US Environmental Firms See Opportunities in Foreign Market

With the global environmental technologies market expected to reach $900 billion by 2010, US environmental firms continue to seek diversification by exploring new sales opportunities abroad, supporting American jobs. What many businesses don't realize, however, is that when it comes to exporting, they don't have to “go-it-alone.” There's a wide range of US government export assistance available at their doorstep. Outsourced Logistics recently discussed some of the opportunities and challenges of selling to world markets with Bill Cline of the US Commerce Department's Commercial Service. Cline heads the International Trade Administration's (ITA) Environmental Team of global trade specialists.

Q: Given the current world financial situation, how are US environmental companies faring when it comes to exporting? Are they cutting back, or still pursuing international markets?

A: Judging from interest expressed for our programs and services, interest remains high. We are currently seeing demand for participation in our trade mission to Italy, Croatia and Greece, for example. Participation in key industry trade shows-both domestic and international-remains strong. Also, with the high-level focus on “green,” there appears to be a sense of optimism in the sector.

Overall, US companies understand the importance of market diversification to the bottom line, and are working to adjust to the economic situation by being flexible with buyers, putting customers in touch with financing and other resources to help complete sales, and ramping up service and personal relationships with customers.

Q: Are there certain areas of the world that would offer more potential than others for environmental firms seeking to export? What are some of the key growth areas for solid waste, water, remediation, and air pollution technologies?

A: Interesting that you ask. One of our team members, Erica Ramirez in Ontario, CA, just compiled a markets overview matrix. China and India are two major markets offering opportunities for US firms in these industries, but demand exists worldwide. Leading opportunities for solid waste technologies include markets such as Croatia and Greece; and Europe and Latin America lead for water pollution equipment. While Canada, Japan, Mexico and Brazil have traditionally been among the key markets for US air pollution technologies, our matrix identified other promising markets, including Bulgaria, Hong Kong and Colombia. The matrix is quite extensive and covers pollution control equipment, water resources equipment, water treatment technologies and renewable energies. It's just one example of the resources our Team makes available to our environmental technologies exporters. For more information, visit www.buyusa.gov/environmental.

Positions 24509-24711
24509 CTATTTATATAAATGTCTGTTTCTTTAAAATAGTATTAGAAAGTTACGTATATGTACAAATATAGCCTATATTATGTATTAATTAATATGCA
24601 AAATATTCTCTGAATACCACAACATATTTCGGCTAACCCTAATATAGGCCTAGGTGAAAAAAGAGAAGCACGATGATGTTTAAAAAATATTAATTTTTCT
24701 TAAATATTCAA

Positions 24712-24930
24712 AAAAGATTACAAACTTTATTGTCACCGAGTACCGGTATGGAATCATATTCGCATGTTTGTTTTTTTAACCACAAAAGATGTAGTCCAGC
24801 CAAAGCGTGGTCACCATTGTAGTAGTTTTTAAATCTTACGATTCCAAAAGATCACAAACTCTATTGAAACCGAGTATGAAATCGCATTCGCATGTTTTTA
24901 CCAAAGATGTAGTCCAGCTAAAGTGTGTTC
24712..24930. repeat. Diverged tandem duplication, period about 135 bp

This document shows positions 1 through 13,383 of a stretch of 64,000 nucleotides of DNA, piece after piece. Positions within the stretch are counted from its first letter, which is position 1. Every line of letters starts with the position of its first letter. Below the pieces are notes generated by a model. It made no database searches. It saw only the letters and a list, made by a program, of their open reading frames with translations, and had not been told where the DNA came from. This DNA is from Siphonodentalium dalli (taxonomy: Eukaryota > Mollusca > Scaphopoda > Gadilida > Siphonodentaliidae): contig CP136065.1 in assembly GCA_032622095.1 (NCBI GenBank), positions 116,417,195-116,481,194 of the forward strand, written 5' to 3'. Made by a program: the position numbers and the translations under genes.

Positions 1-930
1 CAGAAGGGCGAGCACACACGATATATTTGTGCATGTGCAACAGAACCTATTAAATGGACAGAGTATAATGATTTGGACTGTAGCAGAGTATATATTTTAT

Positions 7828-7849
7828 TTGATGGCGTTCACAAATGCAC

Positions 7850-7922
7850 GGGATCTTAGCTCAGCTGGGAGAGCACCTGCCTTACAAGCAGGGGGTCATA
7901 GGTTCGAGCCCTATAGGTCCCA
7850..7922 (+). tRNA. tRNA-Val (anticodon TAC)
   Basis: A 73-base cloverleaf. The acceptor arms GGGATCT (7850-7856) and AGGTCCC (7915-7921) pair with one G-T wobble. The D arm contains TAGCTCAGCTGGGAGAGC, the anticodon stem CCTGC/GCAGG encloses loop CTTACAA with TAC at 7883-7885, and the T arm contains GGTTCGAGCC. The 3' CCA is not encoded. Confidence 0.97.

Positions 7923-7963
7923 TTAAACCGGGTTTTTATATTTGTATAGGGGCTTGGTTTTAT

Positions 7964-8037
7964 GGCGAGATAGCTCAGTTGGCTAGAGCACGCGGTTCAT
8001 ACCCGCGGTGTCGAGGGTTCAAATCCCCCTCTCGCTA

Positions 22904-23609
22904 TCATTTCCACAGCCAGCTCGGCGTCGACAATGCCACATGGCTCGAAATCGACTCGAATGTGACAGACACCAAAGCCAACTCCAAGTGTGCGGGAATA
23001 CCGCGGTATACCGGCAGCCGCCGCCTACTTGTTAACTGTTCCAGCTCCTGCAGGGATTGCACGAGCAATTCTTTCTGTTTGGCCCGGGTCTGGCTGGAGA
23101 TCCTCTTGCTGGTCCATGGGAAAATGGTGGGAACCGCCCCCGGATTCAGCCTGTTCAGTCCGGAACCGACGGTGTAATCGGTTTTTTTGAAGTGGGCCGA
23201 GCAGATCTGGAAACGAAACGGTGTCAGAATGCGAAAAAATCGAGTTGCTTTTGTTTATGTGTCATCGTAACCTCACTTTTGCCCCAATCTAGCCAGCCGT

Q: Any specific projects of note, foreign government initiatives, etc., that are creating opportunities for US companies?

A: Recently, the Kuwait National Oil Company has been issuing numerous tenders, from remediation technologies to pipeline inspection services. China also continues to grapple with drinking water supplies and wastewater treatment, as does India. Australia remains keen on desalination and Indonesia seeks to develop its geothermal resources.

To receive regular updates on new projects and opportunities, I'd suggest subscribing to our e-Market Express service-free monthly notices on trade events, opportunities and news at www.buyusa.gov/eme/enviro.html.

Q: What are the challenges for US environmental firms in selling environmental technologies internationally?

A: Lax environmental enforcement is an issue in many countries. To the extent the environmental market is driven by public policy, and the public sector is the procurer of services and products, lead time is surely another challenge. It can be months, even years for a project or procurement to finally come to fruition.

Another issue is partnering. Many of our clients are small and medium-sized firms. They need to find appropriate partners, whether that's joining forces as a sub-contractor with the big multi-national general on a project, or finding a local distributor or strategic partner to team with. Partnering is often fluid, ever changing. The partner for one bid opportunity is not the logical one for the next. These are challenges faced by businesses in our sector. The US Commercial Service and Environmental Team members offer the means to help meet these challenges, whether it's through our background check service-our International Company Profile-or through our partner-find services like the Gold Key Matching Service or International Partner Search.